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Colorado Legislators Just Introduced a Bill That Would Ban Bobcat, Mountain Lion, and Lynx Hunting

The recently introduced legislation would prohibit the hunting and trapping of these species with some exceptions
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Colorado mountain lion

A mountain lion lounges in a cottonwood tree near Golden, CO. USFWS

Legislators in Colorado introduced a bill on Wednesday, Jan. 12, that would ban all recreational hunting and trapping of bobcats, mountain lions, and lynx in the state. Although the bill allows for some exceptions to be made, it would “generally prohibit shooting, wounding, killing, or trapping a bobcat, Canada lynx, or mountain lion.”

S.B. 22-031 is being sponsored by State Senators Sonya Jaquez Lewis (D-Lafayette) and Joann Ginal (D-Fort Collins), along with State Representatives Judy Amabile (D-Boulder) and Monica Duran (D-Wheat Ridge). The bill has been sent to the Senate Agriculture and Resources Committee, where Lewis serves on the committee as Vice Chair.

If passed, the recently introduced legislation would punish violators with fines of $500-$2,000 or up to one year in jail, along with the potential suspension of the violator’s hunting license for up to 5 years. The law would allow for some exceptions, and it states that a bobcat, lynx, or mountain lion could be killed or trapped if it is an immediate threat to a person and/or livestock. (There are additional exceptions made for relocating animals, and for peace officers, health officials, scientists, zoologists, etc.)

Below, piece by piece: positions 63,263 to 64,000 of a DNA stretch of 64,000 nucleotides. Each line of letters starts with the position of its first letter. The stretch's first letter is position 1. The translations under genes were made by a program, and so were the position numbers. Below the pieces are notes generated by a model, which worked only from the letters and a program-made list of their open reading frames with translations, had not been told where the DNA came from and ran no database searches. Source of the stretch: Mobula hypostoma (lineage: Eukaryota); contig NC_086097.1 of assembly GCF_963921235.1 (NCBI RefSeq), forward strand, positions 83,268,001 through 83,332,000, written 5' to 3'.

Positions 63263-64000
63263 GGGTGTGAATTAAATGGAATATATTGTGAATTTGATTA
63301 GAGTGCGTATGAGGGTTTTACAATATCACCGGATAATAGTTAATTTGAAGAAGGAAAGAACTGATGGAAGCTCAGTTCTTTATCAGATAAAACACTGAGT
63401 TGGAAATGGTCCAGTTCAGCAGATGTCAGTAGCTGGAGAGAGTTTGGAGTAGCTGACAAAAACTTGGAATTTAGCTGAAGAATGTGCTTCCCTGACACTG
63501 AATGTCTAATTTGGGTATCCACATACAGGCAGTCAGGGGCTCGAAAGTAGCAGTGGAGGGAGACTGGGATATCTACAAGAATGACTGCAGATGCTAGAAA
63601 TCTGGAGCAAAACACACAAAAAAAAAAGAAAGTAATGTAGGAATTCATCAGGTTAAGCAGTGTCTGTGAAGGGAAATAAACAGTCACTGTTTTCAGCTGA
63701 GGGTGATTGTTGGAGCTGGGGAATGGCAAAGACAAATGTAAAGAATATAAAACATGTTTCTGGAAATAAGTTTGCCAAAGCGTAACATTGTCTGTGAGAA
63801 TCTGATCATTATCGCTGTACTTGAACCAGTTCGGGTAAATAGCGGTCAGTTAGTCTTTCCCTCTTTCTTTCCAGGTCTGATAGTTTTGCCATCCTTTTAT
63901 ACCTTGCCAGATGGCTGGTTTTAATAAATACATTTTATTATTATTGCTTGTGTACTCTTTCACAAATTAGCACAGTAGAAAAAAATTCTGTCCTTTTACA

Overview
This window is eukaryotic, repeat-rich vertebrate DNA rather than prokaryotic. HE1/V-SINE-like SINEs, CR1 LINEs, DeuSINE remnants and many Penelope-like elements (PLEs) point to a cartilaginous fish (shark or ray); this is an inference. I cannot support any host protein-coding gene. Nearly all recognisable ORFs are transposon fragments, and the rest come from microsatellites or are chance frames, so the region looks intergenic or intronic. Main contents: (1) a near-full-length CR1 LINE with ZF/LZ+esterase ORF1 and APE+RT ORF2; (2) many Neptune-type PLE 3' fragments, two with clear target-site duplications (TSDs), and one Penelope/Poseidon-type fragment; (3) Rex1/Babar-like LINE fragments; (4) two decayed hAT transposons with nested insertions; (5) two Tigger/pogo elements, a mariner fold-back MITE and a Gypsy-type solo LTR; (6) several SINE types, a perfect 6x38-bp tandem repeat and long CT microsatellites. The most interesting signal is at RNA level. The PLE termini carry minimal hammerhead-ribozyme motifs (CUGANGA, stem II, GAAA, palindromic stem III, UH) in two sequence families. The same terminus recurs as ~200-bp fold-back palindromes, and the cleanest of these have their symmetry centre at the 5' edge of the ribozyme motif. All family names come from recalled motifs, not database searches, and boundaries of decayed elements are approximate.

Colorado Parks and Wildlife has regulated hunting seasons for bobcats and mountain lions, both of which are currently underway. The state prohibits the hunting and trapping of Canada lynx, which are protected by the U.S. Fish and Wildlife Service as a threatened species. If passed, the bill would preemptively prohibit the hunting and trapping of lynx should the species be de-listed at any point.

Read Next: Video: Colorado Man Wakes Up to Discover a Mountain Lion Eating an Elk on His Front Porch

Several pro-hunting and conservation organizations have already spoken out against the bill. They say that hunting has been and should remain an important wildlife management tool, and that the legislation would have detrimental effects on the state’s deer, elk, and other wildlife—not to mention the personal safety of citizens living in mountain lion country.

“Colorado hunters have been under attack by animal-rights activists for year. This bill isn’t just a Colorado issue, and it’s not just a predator-hunting issue,” said Brian Lynn, vice president of communications for the Sportsmen’s Alliance. “Senate Bill 22-0331 is an issue for every deer and elk hunter in Colorado, and for every non-resident hunter who has dreamed, saved money for, and plans to hunt the state in the future.”